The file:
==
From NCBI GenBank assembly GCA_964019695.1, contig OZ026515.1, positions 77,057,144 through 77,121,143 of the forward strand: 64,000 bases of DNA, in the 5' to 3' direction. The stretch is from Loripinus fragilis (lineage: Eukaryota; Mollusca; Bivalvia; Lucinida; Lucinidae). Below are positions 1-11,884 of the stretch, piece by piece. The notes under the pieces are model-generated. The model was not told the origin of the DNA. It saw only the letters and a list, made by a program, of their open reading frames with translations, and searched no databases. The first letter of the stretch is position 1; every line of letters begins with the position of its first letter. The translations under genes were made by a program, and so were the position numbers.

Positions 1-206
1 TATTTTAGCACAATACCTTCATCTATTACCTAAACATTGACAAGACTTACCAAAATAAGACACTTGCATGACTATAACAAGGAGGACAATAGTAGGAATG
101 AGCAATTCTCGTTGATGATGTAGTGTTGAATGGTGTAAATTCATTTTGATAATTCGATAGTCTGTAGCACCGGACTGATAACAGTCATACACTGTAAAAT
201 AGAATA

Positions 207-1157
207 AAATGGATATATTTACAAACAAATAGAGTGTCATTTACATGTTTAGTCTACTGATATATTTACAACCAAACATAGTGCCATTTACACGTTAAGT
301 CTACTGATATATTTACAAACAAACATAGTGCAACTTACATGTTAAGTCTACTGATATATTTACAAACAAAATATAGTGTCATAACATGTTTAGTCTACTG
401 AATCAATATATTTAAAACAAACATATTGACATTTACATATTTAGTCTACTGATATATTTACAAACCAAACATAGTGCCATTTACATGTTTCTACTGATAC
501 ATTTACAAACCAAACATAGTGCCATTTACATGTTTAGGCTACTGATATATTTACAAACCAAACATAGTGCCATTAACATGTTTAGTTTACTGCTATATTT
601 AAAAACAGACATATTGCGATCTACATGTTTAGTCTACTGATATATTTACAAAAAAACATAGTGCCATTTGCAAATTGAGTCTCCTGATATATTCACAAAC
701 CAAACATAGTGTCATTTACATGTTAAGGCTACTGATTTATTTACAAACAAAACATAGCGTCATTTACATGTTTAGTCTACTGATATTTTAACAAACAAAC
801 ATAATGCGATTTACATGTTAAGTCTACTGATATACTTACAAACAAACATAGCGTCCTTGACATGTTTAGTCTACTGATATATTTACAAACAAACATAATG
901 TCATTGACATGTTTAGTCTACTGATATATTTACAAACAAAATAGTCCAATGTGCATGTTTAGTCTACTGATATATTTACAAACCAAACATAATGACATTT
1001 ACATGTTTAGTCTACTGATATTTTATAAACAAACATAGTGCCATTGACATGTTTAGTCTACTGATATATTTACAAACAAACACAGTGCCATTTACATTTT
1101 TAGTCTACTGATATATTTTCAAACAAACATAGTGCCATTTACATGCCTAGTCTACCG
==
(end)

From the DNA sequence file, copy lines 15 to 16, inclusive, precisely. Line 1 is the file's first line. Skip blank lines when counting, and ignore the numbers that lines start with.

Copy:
1001 ACATGTTTAGTCTACTGATATTTTATAAACAAACATAGTGCCATTGACATGTTTAGTCTACTGATATATTTACAAACAAACACAGTGCCATTTACATTTT
1101 TAGTCTACTGATATATTTTCAAACAAACATAGTGCCATTTACATGCCTAGTCTACCG